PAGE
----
"To people who don't understand what it is like to have autism, I would just explain the difficulties children with autism encounter every single day. Sensory overload, anxiety, loneliness, isolation. The fears the parents have for the child's safety and how the dog keeps them safe".
Linda Christianson firmly believes that her son Ben's assistance dog changed all of their lives.
"Ben was very isolated before we received Chester, his anxiety levels would go off the scale if we went any place new or encountered any new situations. If we had to go someplace new or a place we didnt' go very often, Ben would get so stressed he would go into a full meltdown. People can wonder when parents say meltdown are they talking about a temper tantrum but it is really different. The child in the middle of a meltdown is really stressed and frightened, he or she cannot control what is happening to them at the time.
Ben didn't speak to people if they asked him a question when we were out he wouldn't answer. He was never able to say how he was feeling. He was very very lonely.
He was in danger of being knocked down on the streets because he would just run off if he saw something that interested him.
Life for all the family was just as stressful as it was for Ben. We didn't ever go out for enjoyment, we went out if we had to. We always needed two adults there so going out was only an option when both of us were free to go along.
A visit to a shopping center could (and did) often result in Ben wandering off if we took our eyes or hands off him for a minute.
We didnt' go to playgrounds, cinema, or any of the places that families go together.
We lost touch with friends because the couldn't understand how a trip to the playground or beach could be so hard for us that it was easier for us just to say we couldn't make it.
Society is not always supportive of children with autism. But I think it's because they don't understand what autism is or how it impacts on the individual or the family.
Children with autism look the very same as other children, there is no physical differences that shows a child has autism. A meltdown in public can be seen as a temper tantrum. People don't understand sensory overload and how the likes of a hand dryer in a toilet can effect a child to the extent that they run screaming from a bathroom. The parents know what will happen and a way to avoid this is to take the child into a disability toilet but since no one can see the disability then it can result in people passing negative remarks or worse should they see you coming out.
The child has no concept of social rules (and believe me we try and teach them) so they might push to the top of a line, or push past another child. They are seen as being rude and I have experienced where a child with autism was called an animal by another child's parent because of something like this.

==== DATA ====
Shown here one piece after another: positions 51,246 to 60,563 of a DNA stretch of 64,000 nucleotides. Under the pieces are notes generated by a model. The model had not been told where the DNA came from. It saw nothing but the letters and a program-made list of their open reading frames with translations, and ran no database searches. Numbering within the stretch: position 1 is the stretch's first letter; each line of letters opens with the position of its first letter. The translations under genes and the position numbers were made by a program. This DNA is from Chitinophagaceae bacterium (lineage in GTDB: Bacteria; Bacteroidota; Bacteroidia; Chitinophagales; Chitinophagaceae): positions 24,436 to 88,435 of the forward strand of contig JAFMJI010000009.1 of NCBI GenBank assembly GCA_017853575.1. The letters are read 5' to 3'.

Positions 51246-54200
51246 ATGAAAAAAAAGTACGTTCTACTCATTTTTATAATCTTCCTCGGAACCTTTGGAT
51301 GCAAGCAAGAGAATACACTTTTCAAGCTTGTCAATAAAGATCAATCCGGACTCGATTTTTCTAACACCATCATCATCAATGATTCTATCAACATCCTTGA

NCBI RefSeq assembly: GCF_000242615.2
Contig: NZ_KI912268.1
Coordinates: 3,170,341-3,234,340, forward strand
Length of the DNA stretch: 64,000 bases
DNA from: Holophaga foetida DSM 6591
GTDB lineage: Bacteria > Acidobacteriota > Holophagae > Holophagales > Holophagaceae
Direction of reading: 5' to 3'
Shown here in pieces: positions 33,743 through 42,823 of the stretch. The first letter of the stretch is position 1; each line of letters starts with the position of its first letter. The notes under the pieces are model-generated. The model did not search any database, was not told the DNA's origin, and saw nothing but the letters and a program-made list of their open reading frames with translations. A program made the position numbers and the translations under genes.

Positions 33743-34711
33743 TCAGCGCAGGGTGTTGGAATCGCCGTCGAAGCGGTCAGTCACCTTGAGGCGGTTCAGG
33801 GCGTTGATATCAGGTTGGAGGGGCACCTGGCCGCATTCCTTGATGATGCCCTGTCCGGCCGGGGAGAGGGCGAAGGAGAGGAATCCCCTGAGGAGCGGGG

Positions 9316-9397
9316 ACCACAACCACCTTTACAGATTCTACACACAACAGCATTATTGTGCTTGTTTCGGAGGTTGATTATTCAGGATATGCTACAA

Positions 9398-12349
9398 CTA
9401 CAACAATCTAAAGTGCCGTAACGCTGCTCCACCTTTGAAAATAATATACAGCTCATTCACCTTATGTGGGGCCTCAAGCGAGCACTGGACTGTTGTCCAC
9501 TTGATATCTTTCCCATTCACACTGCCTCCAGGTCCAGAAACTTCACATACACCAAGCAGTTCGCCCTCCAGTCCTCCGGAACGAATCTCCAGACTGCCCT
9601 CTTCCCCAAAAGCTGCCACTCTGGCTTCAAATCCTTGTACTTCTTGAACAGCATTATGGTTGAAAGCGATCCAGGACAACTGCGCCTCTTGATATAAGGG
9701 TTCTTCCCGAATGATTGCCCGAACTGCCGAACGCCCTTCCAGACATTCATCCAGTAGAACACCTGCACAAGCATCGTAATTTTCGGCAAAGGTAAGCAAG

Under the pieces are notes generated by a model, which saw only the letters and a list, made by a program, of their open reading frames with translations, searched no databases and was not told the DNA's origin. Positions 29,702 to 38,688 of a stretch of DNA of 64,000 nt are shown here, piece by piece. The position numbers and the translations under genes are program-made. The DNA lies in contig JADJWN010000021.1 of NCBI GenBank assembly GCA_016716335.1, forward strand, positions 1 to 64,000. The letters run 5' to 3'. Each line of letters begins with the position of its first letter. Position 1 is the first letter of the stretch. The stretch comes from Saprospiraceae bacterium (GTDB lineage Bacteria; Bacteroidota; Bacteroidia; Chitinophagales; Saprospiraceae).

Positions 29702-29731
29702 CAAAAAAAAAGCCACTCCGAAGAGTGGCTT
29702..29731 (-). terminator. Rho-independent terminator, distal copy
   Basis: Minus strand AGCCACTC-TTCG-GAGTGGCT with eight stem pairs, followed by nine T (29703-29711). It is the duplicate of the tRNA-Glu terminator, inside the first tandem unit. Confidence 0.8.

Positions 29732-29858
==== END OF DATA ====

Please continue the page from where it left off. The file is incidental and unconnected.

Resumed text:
Ben goes to an ASD specific school now, however when he was starting school we thought we would try him in mainstream school. Ben was not allowed to go to the summer camp run by the school because the teachers felt that the lack of routine during the summer camp would not suit a child on the spectrum so I was asked to keep him at home.
As soon as Ben got Chester we were able to go places that we could't go before and it didn't take two of us to be there all the time. We knew once Ben was attached to Chester then he wasn't going to take off on us and go missing. We knew he couldn't bolt out into the road and get knocked down.
People suddenly saw my child differently, they understood that there was a disability and they became much more supportive of all of us.
Ben started to answer people because they were asking him about his dog or talking to him about his dog and he started to engage more.
New places suddenly seemed less anxiety provoking for him, once he had Chester. It was like a safety blanket or something, Chester just made him feel safe. He started to be able to tell us how he was feeling without talking about himself. I'm not sure that he understood what was happening himself at the time, but he would say things like "Chester is feeling nervous too. I will go rub him". We quickly realised that Ben would say Chester is feeling A, B, C and it was Ben who was feeling that way. This made life for us much easier as well because we didn't have to second guess what was going on for him.
Ben was no longer lonely. He had a friend.
Since Chester came into our lives, we have been able to go on holidays, we go to the cinema, shopping, bowling. All things that people do every day without even knowing they are things, but they were for us, and now life is much easier
We know Ben is now safe and comfortable when we go out and while this only seems like one thing, this one thing allows us to live our lives the way other people do.
Autism Assistance Dogs Ireland gave us the best gift we have ever been given. They gave us a fuller more normal life".